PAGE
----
Everyone that works in the industry is keenly aware of the fact that every underwriter operates with two sets of underwriting guidelines – the one promulgated by the company, once in massive manuals and now embedded in IT systems, and also the one they carry in their head. Underwriting involves the complex task of taking objective guidelines and then applying them subjectively to a specific risk. It is not at all unusual for the underwriting guide “in the head” to get ahead of the curve as respects the formal guidelines produced by a company. We were quite struck in the survey results by the extent to which underwriters perceived societal response to often be lagging their judgment of where a given ESG factor stood as respects its “evolution” towards being an area of real public concern and substantial potential financial impact.
So, in short, the observation is simply that as an important category of emerging risks, ESG factors need thoughtful and continuously refined integration in core insurance company processes. And, that integration should not necessarily be held up while a societal response is put in place – the Climate Wise Principles on dealing with the insurance risks arising from global climate change would be a good example. Further, it needs to be “systematic”, and reflect the practical realities of running a business and dealing with the myriad of risks the industry is dealing with. An example might help.
The number of potential risks spawned by ESG factors is beyond counting. It would be of little utility, and no practical purpose to issue a blanket instruction to underwriters to “take ESG factors into account when underwriting a risk…..” Much more productive, in terms of both financial performance and the “public good”, is to think through it systematically on a by line of insurance basis. So, marine P&I underwriters are urged to ask potential insured’s about the control of transmission of invasive species in the ballast water of ships. Health and Life carriers focus their management of ESG factors on financial inclusion and accessibility to their products for a larger percentage of the population, including the poor.
More examples abound, but the point is that in the absence of specific application to a specific line of business, and the subsequent underwriting of individual risks, ESG factors run the risk of being simply another corporate “feel good” exercise – and our industry has more flesh in the game than others. When ESG factors go wrong, insurance is often the mechanism for settling the economic consequences. The proper risk management of ESG factors, a reputational risk issue for many industries, should be for those of us in the insurance industry a core operational concern.
Another report recommendation calls for the insurance industry to develop and adopt “Principles of Sustainable Insurance.” Can you explain this recommendation in more detail?
We operate in a unique industry – in some ways the original virtual business, and are reliant on a great deal of data mining and interpretation of prior events to hopefully narrow at least the range of uncertainty about the future, where the real money is at stake. This reality, coupled with the difficulty of creating “safe” industry wide conversations and exchanges of data (owing to anti-trust and other regulatory constraints) means that dealing with new classes of risk and/or delayed development of risks that you thought properly underwritten in the past, can often be quite difficult. One company alone is highly unlikely to have the robustness of knowledge required to craft a way forward.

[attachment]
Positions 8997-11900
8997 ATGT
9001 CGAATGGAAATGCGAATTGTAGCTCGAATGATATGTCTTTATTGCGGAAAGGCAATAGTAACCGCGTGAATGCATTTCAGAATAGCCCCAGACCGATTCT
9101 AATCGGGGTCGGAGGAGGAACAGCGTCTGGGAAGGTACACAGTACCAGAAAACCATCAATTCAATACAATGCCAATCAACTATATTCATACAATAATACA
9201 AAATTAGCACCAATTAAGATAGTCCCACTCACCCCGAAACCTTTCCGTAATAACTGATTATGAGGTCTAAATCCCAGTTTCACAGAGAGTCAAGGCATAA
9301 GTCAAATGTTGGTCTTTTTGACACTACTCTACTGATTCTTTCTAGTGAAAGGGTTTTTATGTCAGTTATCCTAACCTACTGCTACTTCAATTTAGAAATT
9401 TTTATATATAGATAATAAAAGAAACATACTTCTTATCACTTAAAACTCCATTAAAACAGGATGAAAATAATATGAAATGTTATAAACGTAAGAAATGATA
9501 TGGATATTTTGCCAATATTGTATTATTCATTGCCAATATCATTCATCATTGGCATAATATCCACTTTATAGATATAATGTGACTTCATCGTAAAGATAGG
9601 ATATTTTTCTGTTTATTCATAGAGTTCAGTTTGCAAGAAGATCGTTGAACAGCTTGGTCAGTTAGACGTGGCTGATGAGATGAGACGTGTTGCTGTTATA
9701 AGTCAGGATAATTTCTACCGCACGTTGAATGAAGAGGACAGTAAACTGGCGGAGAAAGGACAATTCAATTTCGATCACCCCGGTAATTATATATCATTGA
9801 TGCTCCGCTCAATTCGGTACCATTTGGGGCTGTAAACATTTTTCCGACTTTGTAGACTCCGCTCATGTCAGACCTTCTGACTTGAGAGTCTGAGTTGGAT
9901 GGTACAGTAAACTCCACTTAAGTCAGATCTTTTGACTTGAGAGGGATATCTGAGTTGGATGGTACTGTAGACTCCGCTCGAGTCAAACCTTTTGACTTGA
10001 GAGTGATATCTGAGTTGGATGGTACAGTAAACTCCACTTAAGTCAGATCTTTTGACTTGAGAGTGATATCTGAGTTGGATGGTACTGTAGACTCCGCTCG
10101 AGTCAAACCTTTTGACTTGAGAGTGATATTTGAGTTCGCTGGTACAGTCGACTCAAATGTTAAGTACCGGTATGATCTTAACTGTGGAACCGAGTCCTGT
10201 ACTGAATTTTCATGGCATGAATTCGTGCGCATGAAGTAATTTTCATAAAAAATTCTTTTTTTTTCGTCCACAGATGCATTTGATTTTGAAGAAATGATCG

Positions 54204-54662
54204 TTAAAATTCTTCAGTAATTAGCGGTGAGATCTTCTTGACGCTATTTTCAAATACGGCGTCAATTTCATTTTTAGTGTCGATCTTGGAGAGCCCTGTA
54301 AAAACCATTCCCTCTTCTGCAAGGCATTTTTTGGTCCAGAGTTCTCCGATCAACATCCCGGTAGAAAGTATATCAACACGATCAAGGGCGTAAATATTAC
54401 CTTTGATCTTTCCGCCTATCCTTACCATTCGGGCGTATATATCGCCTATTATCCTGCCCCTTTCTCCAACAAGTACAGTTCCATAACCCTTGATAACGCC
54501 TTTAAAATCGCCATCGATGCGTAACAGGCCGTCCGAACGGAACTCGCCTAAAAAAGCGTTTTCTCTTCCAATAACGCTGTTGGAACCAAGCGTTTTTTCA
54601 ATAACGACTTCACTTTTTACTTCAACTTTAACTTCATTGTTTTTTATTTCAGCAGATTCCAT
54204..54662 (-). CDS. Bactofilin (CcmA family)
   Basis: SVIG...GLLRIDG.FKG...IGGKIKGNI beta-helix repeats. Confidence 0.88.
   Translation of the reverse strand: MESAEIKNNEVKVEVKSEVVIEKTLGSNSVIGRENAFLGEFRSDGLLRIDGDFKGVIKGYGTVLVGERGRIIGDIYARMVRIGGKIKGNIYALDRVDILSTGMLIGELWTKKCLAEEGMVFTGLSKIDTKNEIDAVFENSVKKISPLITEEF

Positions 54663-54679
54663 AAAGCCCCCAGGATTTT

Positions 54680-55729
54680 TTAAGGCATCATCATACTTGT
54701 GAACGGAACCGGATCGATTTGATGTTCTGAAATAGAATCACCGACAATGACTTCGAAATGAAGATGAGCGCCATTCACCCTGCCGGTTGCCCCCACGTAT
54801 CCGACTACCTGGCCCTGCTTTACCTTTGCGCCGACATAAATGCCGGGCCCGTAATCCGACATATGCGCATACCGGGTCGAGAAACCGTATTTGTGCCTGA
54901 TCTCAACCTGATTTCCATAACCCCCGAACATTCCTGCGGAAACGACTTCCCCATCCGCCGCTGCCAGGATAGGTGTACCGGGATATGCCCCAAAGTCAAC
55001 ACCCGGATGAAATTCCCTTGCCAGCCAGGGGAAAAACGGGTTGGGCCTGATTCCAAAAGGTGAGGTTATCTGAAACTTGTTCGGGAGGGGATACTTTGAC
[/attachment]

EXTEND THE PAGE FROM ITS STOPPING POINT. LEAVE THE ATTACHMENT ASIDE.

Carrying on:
What can be effectively accomplished by working with a partner such as UNEP FI is a collection of the judgments, what I referred to not so elegantly earlier as the “underwriting guides in the head”, to promulgate a set of Principles for Sustainable Underwriting that at high level offer companies useful guidance as to the integration of ESG risk management in their particular company. Additionally, the comprehensiveness of our global survey, some 2,600 pages of data from around the world, uniquely positions us to develop an evidence-based set of principles more likely to be accepted because of the substantial research that supports them.
And of equal importance, is the “signatory” element of such a process whereby companies commit to implementation of the principles in their own enterprise.
This has already been accomplished with much success in another of the financial services industry with The Principles for Responsible Investment, whose signatories now total over 600 firms, representing more than US $18 trillion in assets under management.
Finally, what are the UNEP’s plans for this global survey going forward? For example, will it be repeated, and, if so, how often?
As noted, step one will be using the global survey as a means of providing an evidence-based foundation for the development of Principles for Sustainable Insurance. There is some consideration for conducting the survey again in the future, but as of yet, these have not been thought through in detail.
Some early thoughts relate to how future survey work might be utilized to first measure change, with the hope that it shows up as “progress”! Secondly, we are exploring the possibility of developing surveys that operate on a “situational basis”, that is, presents a scenario involving ESG factors for one to underwrite with a view to measuring how the principles yet to be developed could best be applied in practice.
We hope to have a more concrete plan of action for moving forward on this future work by mid year.